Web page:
Written by Julian Sng

What’s going on?

Since 10th January, Venezuela’s current president, Mr Nicolas Maduro, was deemed illegitimate by Venezuela’s opposition-controlled parliament – voiding the results of the controversial 2018 Venezuelan presidential elections. The elections had seen record-low voter turnouts and opposition boycotts that nonetheless gave Mr Maduro his disputed second-term in power. Mr Maduro’s first term in power was plagued with economic woes due to hyperinflation and UN-backed allegations of rampant corruption and widespread human rights violations, including protest suppression and arbitrary detainment.

Along the same vein, opposition leader and the current head of Venezuela’s parliament, Mr Juan Guaido, has just declared that he will assume the temporary role of interim president, filling the presidential void reluctantly left by Mr Maduro.

Vying for military support

It follows that Mr Guaido intends to gain the vital support of Venezuela’s military, many of which are still loyal to Mr Maduro and served as ministers in his government. While some of the armed force have defected, many in high-ranking military positions remain in fear of being charged with corruption despite Mr Guaido’s offer of amnesty should they decide to switch to Mr Guaido’s side. On the other hand, Venezuela’s Supreme Court justices – who were installed by and thus still supportive of Mr Maduro – have slammed back by freezing Mr Guaido’s bank accounts and banning him from leaving the country.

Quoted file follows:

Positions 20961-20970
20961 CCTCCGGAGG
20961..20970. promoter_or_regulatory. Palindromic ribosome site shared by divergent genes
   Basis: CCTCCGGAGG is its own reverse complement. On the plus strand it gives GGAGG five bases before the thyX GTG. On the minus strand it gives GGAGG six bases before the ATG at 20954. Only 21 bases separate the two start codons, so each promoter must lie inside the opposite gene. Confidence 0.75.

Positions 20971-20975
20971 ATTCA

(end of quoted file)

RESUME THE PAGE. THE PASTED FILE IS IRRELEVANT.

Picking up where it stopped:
Vying for international recognition

Foreign countries have since picked sides that seems to resemble what some describe as an “ideological battleground” with countries such as Russia, China, Turkey and others backing the incumbent Mr Maduro while US, UK and at least 18 other countries choosing to recognise Mr Guaido as interim president. The European Union has instead called for a fresh set of elections to settle the ongoing crisis.


Vying for change?

For some Venezuelans, the following weeks is more than just an ideological battle but a battle for their rights and quality of life. This all rests on the sides chosen in Venezuela and the rest of the world.


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